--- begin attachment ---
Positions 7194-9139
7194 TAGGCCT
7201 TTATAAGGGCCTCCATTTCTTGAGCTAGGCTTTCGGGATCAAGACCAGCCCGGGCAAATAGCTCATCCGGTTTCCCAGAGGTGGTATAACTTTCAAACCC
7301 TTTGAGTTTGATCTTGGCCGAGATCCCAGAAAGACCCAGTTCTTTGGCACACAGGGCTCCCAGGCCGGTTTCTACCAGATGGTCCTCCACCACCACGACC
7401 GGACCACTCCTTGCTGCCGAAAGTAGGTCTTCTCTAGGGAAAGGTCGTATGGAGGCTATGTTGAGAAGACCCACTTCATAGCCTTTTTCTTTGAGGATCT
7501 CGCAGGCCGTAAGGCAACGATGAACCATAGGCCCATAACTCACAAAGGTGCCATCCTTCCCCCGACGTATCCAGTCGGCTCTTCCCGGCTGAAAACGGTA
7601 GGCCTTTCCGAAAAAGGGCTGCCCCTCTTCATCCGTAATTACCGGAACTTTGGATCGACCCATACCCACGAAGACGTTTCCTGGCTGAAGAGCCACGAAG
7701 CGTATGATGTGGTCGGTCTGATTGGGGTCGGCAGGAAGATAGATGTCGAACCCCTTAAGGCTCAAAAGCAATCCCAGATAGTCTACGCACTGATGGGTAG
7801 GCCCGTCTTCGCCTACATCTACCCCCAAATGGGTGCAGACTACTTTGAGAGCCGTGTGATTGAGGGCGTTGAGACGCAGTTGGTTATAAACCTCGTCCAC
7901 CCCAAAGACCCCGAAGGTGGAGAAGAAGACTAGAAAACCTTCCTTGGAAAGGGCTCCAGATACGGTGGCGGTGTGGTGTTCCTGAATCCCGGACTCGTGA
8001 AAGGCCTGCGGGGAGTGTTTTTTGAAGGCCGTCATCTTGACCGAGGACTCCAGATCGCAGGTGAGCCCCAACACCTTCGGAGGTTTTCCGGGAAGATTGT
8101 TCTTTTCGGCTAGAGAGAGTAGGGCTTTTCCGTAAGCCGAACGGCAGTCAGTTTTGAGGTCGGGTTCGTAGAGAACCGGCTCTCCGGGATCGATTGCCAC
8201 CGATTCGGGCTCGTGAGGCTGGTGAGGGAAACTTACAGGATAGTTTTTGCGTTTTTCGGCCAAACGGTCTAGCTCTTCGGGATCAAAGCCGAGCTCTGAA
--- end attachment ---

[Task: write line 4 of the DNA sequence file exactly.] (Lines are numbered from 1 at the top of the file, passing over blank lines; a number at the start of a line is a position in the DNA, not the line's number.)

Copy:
7301 TTTGAGTTTGATCTTGGCCGAGATCCCAGAAAGACCCAGTTCTTTGGCACACAGGGCTCCCAGGCCGGTTTCTACCAGATGGTCCTCCACCACCACGACC